Terms of Reference
INTERNATIONAL GREYHOUND PLANET DAY
the sister site
All about the Retired Racing Greyhound
- Medical Issues
- and Things you always needed to Know.
A Story Worth Telling
Guillermo Couto received his Doctor of Veterinary Medicine (DVM) from Buenos
Aires University, Argentina in 1976 and served as an Assistant Professor in
the Department of Pathology, Buenos Aires University from 1976-1981. Dr.
Couto entered residency in Clinical Oncology from University of
California-Davis from 1981 to 1983. He has acted as Assistant Professor and
Associate Professor at the Ohio State University for 12 years. Dr. Couto
was also editor-in-chief of the Journal of Veterinary Internal Medicine from
1993-1998. He received the Norden Distinguished Teaching Award in 1986 and
was the recipient of the BSAVA Bourgelat Award for Outstanding Contribution
to Small Animal Practice in 2000. He has published over 300 scientific
publications and book chapters in the areas of oncology, hematology,
immunology and Greyhound medicine. Dr. Couto is currently a Professor at
The Ohio State University, College of Veterinary Medicine. Dr. Couto’s
research interests include clinical hematology, metastatic neoplasia,
Chemotherapy, Hemostasis and greyhound medicine.
The Greyhound Health and Wellness Program
(GHWP) at Ohio State University
Greyhound Health and Wellness Program (GHWP) was established because it was
recognized that with the increasing popularity of retired racing greyhounds
across North America, the numbers seen by veterinarians will continue to
increase. As a result, it was felt to be important that veterinaries,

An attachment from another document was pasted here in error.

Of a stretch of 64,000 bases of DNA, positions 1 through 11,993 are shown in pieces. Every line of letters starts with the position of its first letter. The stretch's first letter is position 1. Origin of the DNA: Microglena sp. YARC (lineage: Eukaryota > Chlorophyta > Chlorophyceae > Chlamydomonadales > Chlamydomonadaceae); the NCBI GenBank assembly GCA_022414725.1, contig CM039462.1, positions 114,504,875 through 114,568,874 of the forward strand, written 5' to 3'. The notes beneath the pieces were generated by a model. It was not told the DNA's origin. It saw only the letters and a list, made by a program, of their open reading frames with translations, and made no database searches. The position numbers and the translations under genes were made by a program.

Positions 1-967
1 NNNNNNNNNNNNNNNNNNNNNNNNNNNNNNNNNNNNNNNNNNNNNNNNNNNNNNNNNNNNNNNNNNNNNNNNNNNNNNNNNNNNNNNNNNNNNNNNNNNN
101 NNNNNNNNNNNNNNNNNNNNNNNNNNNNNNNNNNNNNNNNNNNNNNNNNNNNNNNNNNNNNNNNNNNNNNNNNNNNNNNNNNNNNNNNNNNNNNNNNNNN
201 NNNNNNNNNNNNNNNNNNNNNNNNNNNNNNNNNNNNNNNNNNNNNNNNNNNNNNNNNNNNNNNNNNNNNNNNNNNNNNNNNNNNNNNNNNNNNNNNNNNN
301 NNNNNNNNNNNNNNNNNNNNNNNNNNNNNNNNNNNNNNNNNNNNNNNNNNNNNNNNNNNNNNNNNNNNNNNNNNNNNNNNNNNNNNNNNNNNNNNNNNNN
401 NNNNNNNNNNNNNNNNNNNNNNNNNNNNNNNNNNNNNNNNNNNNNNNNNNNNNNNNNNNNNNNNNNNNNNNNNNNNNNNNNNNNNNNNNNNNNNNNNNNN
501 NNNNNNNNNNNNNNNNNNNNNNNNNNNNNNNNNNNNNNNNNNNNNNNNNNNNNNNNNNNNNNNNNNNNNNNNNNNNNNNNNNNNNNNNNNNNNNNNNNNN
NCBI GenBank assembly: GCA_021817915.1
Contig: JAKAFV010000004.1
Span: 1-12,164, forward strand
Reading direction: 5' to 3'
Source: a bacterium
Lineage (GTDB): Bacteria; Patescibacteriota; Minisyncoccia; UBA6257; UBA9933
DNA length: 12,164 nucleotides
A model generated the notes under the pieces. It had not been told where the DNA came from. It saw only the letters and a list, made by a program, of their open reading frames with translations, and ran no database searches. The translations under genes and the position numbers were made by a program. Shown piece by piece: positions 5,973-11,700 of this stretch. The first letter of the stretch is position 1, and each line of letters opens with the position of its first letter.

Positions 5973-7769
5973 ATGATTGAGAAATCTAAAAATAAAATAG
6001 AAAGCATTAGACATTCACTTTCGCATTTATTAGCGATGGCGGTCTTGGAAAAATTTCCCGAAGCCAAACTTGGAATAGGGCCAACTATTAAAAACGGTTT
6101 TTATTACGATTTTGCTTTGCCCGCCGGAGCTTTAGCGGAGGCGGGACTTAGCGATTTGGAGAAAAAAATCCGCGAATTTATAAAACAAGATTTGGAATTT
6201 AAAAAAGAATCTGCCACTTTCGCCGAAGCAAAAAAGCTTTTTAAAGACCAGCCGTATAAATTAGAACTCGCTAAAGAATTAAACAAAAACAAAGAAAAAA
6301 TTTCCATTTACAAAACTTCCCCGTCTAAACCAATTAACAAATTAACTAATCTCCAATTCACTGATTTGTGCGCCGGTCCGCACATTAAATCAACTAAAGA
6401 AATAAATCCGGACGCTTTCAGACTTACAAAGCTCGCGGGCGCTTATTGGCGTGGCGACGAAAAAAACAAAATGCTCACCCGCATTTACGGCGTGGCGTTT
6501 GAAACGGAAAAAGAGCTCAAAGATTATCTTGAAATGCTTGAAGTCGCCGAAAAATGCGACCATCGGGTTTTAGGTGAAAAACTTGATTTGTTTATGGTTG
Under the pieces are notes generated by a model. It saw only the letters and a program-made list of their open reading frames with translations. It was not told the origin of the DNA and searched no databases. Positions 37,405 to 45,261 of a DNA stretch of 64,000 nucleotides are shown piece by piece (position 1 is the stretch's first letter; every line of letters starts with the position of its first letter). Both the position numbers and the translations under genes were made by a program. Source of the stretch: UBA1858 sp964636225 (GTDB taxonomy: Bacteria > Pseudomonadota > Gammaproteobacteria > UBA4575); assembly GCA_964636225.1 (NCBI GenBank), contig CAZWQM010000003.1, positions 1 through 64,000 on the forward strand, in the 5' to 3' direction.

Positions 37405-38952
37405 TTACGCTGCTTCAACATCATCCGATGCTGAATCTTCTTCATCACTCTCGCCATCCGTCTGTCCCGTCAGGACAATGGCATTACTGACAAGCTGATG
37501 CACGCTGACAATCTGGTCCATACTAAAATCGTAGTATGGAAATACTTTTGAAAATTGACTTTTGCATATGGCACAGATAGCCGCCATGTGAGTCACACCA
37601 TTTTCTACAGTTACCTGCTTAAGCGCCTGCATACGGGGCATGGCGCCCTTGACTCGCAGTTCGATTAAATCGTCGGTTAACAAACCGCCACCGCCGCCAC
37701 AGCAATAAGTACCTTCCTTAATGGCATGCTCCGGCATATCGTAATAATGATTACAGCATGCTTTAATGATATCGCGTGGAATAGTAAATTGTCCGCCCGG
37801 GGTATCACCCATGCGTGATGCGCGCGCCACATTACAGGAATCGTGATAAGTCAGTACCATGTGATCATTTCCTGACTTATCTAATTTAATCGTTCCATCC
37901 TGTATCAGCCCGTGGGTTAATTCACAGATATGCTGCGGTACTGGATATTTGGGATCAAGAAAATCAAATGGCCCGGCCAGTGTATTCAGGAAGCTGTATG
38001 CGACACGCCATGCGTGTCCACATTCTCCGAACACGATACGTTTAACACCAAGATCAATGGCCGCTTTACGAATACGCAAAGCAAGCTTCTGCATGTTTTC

health-related professionals, rescue organizations, and owners recognize the
physiological peculiarities of this breed.
The GHWP is primarily an outreach and
teaching effort that incorporates basic elements of shelter medicine. To
read more about the GHWP, visit their web site at
The first question that must be addressed is:
why a Greyhound Health and Wellness Program? With the increasing popularity
of retired racing Greyhounds, veterinarians are likely to evaluate dogs of
this breed more frequently in their practice. Adoption efforts have made a
positive impact on the number of Greyhounds that are killed every year due
to poor performance in the racetrack; conservative estimates suggest that
currently anywhere between 3,000 and 15,000 Greyhounds are killed every year
in the US.
It is estimated that approximately 120,000
Greyhounds live in homes as pets, compared to 55,000 Greyhounds in
racetracks. In the past few years, private Greyhound adoptions ranged from
15,000 to 18,000/year (Gary Guccione, National Greyhound Association,
personal communication). Therefore, it is important that veterinary
students, health-related professionals, rescue organizations, and owners
recognize the physiological peculiarities of this breed.
Greyhound Health and Wellness/Transfusion Medicine Service (GHWTMS)
encompasses 2 different clinical services:
Although each portion of GHWTMS functions
somewhat autonomously during day-to-day activities, their functions are
closely interrelated and have common goals.